Additional Rules and Assumptions for Standby Containers

  1. A container will only attempt to switch if there is an available non-failed item to switch to. If there is no such item, it will then switch if and when an item becomes available. The switch will cancel the action if it gets restored before an item becomes available.

    1. As an example, consider the case of unit A failing active while unit B failed in a quiescent mode. If unit B gets restored before unit A, then the switch will be initiated. If unit A is restored before unit B, the switch action will not occur.
  2. In cases where not all active units are required, a switch will only occur if the failed combination causes the container to fail.
    1. For example, if A, B and C are in a container for which one unit is required to be operating and A and B are active with C on standby, then the failure of either A or B will not cause a switching action. The container will switch to C only if both A and B are failed.
  3. If the container switch is failed and a switching action is required, the switching action will occur after the switch has been restored if it is still required (i.e. if the active unit is still failed).
  4. If a switch fails during the delay time of the switching action based on the reliability distribution (quiescent failure mode), the action is still carried out unless a failure based on the switch probability/restarts occurs when attempting to switch.
  5. During switching events, the change from the operating to quiescent distribution (and vice versa) occurs at the end of the delay time.
  6. The option of whether components operate while the system is down is defined at the container level. Contained items inherit this property from the container (same also in a load sharing container). However, and regardless of the container settings:
    1. If a path inside the container is down, blocks inside the container that are in that path do not continue to operate.
    2. Blocks that are up do not continue to operate while the container is down.
  7. A switch can have a repair distribution and maintenance properties without having a reliability distribution.
    1. This is because maintenance actions are utilized regardless of whether the switch failed while waiting to switch (reliability distribution) or during the actual switching process (fixed probability).
  8. A switch fails during switching when the restarts are exhausted.
  9. A restart is executed every time the switch fails to switch (based on its fixed probability of switching).
  10. If a delay is specified, restarts happen after the delay.
  11. If a container brings the system down, the container is responsible for the system going down (not the blocks inside the container).

Load Sharing Containers

In the case of a load sharing container, the container defines the load that is shared. A load sharing container has no failure or repair distributions. The container itself is considered failed if all the blocks inside the container have failed (or k blocks in a k-out-of-n configuration). To illustrate this, consider the following container with items A and B in a load sharing redundancy.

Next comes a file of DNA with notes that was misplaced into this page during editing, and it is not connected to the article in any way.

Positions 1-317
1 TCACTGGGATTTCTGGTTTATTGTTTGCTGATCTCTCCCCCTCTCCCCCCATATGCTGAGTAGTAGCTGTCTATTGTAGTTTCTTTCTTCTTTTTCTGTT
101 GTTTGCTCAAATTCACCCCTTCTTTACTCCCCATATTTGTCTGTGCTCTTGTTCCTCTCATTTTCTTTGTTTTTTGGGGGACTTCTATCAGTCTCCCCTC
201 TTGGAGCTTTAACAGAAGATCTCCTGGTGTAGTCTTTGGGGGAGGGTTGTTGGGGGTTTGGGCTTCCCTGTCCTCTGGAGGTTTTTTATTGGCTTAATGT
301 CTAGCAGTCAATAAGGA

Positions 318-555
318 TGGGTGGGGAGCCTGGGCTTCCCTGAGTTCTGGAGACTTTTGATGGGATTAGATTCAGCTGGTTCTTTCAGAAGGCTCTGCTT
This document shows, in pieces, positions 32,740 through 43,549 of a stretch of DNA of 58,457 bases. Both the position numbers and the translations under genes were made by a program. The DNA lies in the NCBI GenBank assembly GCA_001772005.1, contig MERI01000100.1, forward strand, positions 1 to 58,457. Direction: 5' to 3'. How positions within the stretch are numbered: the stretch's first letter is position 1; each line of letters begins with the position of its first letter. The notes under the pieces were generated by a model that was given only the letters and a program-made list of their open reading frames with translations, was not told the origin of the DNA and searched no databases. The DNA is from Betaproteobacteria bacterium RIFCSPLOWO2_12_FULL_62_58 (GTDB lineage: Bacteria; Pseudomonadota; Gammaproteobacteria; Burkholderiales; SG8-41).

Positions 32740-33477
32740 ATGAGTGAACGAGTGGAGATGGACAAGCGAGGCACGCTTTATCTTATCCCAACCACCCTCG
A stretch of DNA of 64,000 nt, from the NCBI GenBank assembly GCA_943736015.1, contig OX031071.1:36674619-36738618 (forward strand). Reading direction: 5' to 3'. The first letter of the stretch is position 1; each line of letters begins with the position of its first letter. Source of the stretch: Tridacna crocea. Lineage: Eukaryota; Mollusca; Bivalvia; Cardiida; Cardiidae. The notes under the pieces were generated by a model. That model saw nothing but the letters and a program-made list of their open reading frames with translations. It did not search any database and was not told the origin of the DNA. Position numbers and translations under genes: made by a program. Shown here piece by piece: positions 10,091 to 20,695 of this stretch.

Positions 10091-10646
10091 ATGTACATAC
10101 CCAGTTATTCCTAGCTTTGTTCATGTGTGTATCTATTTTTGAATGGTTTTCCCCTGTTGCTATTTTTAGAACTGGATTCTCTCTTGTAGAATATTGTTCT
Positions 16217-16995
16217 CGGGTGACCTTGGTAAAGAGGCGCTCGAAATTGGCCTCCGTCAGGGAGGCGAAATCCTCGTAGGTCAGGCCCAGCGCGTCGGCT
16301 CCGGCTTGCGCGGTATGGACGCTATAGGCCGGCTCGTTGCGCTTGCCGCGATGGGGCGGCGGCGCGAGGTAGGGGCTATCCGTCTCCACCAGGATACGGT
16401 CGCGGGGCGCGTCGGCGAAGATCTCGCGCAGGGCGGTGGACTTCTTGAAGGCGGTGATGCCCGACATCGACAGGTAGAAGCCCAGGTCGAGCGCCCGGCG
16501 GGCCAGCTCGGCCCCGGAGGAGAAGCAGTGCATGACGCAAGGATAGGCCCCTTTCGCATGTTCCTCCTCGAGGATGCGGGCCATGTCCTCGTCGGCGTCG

Load Sharing Containers

Assume that A fails every 100 tu and B every 120 tu if both items are operating and they fail in half that time if either is operating alone (i.e. the items age twice as fast when operating alone). They both get repaired in 5 tu.

Behavior of load sharing system

Figure 4: Behavior of load sharing system

The system event log is shown in Figure 4 and is as follows:

  1. At 100, A fails. It takes 5 tu to restore A.
  2. From 100 to 105, B is operating alone and is experiencing a higher load.
  3. At 115, B fails. B would normally be expected to fail at 120, however:
    1. From 0 to 100, it accumulated the equivalent of 100 tu of damage.
    2. From 100 to 105, it accumulated 10 tu of damage, which is twice the damage since it was operating alone. Put another way, B aged by 10 tu over a period of 5 tu.
    3. At 105, A is restored but B has only 10 tu of life remaining at this point.
    4. B fails at 115.
  4. At 120, B is repaired.
  5. At 200, A fails again. A would normally be expected to fail at 205; however, the failure of B at 115 to 120 added additional damage to A. In other words, the age of A at 115 was 10; by 120 it was 20. Thus it reached an age of 100 95 tu later at 200.
  6. A is restored by 205.
  7. At 235, B fails. B would normally be expected to fail at 240; however, the failure of A at 200 caused the reduction.
    1. At 200, B had an age of 80.
    2. By 205, B had an age of 90.
    3. B fails 30 tu later at 235.
  8. The system itself never failed.

Additional Rules and Assumptions for Load Sharing Container

  1. The option of whether components operate while the system is down is defined at the container level. Contained items inherit this property from the container. However, and regardless of the container settings:
    1. If a path inside the container is down, blocks inside the container that are in that path do not continue to operate.
    2. Blocks that are up do not continue to operate while the container is down.
  2. If a container brings the system down, the block that brought the container down is responsible for the system going down. (This is the opposite of standby containers.)